Genesis 22:2

Genesis 22:2

And he said, take now thy son
Directly, immediately; not thine ox, nor thy sheep, nor thy ram, nor thy lamb, nor thy servant, but thy son: thine only [son] Isaac;
for, though Ishmael was his son, he was a son by his maid, by his concubine, and not by his wife; Isaac was his only legitimate son, his only son by his lawful wife Sarah; the only son of the promise, his only son, in whom his seed was to be called: whom thou lovest;
on whom his affections were strongly set, being a lovely youth, a dutiful son, and the child of promise; on whom all his hope and expectation of a numerous offspring promised him was built, and in whose line the Messiah was to spring from him; even Isaac, which stands last in the original text: so that, if what had been said was not sufficient to describe him, he is expressed by name, and the description is gradually given, and the name of his son reserved to the last, that he might be by degrees prepared to receive the shocking order; every word is emphatic and striking, and enough to pierce any tender heart, and especially when told what was to be done to him. The Jews F9 represent God and Abraham in a discourse together upon this head: God said, take now thy son; says Abraham, I have two sons; take thine only son; says he, they are both only sons to their mothers; take him whom thou lovest; I love them both, replied he; then take Isaac; thus ended the debate: and get thee into the land of Moriah;
so called by anticipation, from a mountain of that name in it; the Septuagint render it, "the high land", the hill country of the land of Canaan, particularly that part of it where Jerusalem afterwards stood, which was surrounded with hills: hence Aquila, another Greek interpreter, renders it, "conspicuous", as hills and mountains are, and a mountainous country is; Onkelos and Jonathan paraphrase it, "a land of worship", of religious worship; for in this country afterwards the people of God dwelt, the city of the living God was built, and in it the temple for divine service, and that upon Mount Moriah; and the Targum of Jerusalem has it here,

``to Mount Moriah;''
the Jews are divided about the reason of this name, some deriving it from a word F11 which signifies to "teach", and think it is so called, because doctrine or instruction came forth from thence to Israel; others from a word F12 which signifies "fear", and so had its name because fear or terror went from thence to the nations of the world {m}; but its derivation is from another word F14, which signifies to "see", and which is confirmed by what is said ( Genesis 22:14 ) : and offer him there for a burnt offering;
this was dreadful work he was called to, and must be exceeding trying to him as a man, and much more as a parent, and a professor of the true religion, to commit such an action; for by this order he was to cut the throat of his son, then to rip him up, and cut up his quarters, and then to lay every piece in order upon the wood, and then burn all to ashes; and this he was to do as a religious action, with deliberation, seriousness, and devotion: upon one of the mountains which I will tell thee of;
for there were several of them adjoining to, or pretty near each other, which afterwards went by different names, as Mount Sion, ( Deuteronomy 4:48 ) ; the hill Acra; Mount Calvary, ( Luke 23:33 ) ; and Mount Moriah, ( 2 Chronicles 3:1 ) ; supposed to be the mount intended; and so Aben Ezra says it was the place where the temple was built, and where was the threshing floor of Araunah, ( 2 Chronicles 3:1 ) . Some learned men are of opinion, that the account which Sanchoniatho F15 gives of Cronus or Saturn sacrificing his own son, refers to this affair of Abraham's; his words are,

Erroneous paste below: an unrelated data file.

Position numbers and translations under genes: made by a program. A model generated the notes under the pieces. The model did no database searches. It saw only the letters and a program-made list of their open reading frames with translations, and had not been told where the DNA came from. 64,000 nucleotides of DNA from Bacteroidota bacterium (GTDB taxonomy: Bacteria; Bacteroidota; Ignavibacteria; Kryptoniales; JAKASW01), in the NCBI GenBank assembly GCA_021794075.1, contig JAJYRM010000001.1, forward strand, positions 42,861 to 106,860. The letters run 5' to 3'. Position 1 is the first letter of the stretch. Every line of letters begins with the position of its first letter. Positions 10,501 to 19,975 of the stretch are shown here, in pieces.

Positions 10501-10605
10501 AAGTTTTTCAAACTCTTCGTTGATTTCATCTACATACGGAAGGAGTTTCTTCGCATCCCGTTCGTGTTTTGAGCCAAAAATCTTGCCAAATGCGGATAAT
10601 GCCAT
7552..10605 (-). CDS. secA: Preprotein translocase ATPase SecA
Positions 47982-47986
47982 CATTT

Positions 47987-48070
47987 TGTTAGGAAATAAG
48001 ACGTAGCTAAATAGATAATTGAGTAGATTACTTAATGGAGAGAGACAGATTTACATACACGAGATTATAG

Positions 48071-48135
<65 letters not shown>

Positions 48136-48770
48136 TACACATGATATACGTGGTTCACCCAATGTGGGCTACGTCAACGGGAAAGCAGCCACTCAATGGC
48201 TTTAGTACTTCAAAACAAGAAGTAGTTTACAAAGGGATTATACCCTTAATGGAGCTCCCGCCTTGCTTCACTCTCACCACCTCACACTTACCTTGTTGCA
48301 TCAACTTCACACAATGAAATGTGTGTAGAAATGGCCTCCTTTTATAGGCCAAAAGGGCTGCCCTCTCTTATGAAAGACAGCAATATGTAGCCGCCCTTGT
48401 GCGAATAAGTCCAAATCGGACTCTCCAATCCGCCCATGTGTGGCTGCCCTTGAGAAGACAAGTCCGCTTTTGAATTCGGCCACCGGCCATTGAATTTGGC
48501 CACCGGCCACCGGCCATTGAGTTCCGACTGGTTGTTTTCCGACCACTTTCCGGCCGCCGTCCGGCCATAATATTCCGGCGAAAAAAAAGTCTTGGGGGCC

``there being a pestilence and a mortality, Cronus offered up his only son a whole burnt offering to his father Ouranus;''
which Porphyry F16, from the same historian, thus relates; Cronus, whom the Phoenicians call Israel, (a grandson of Abraham's, thought, through mistake, to be put for Abraham himself,) having an only son of a nymph of that country called Anobret, (which according to Bochart F17 signifies one that conceived by grace, see ( Hebrews 11:11 ) ;) whom therefore they called Jeoud (the same with Jehid here, an only once); so an only one is called by the Phoenicians; when the country was in great danger through war, this son, dressed in a royal habit, he offered up on an altar he had prepared. But others F18 are of a different sentiment, and cannot perceive any likeness between the two cases: however, Isaac may well be thought, in the whole of this, to be a type of the Messiah, the true and proper Son of God, his only begotten Son, the dear Son of his love, in whom all the promises are yea and amen; whom God out of his great love to men gave to be an offering and a sacrifice for their sins, and who suffered near Jerusalem, on Mount Calvary, which very probably was a part of Mount Moriah; and which, with other mountains joining in their root, though having different tops, went by that common name.
FOOTNOTES:

F9 T. Bab. Sanhedrin, fol. 89. 2. Pirke Eliezer, c. 31. Jarchi in loc.
F11 (hry) "docuit".
F12 (ary) "timuit".
F13 T. Bab. Taanith, fol. 16. 1.
F14 (har) "vidit".
F15 Apud Euseb. Evangel. Praeparat. p. 38.
F16 Apud ib. p. 40. & l. 4. c. 15. p. 156.
F17 Canaan, l. 2. c. 2. col. 711, 712.
F18 See Cumberland's Sanchoniatho, p. 37, 38, 134
Read Genesis 22:2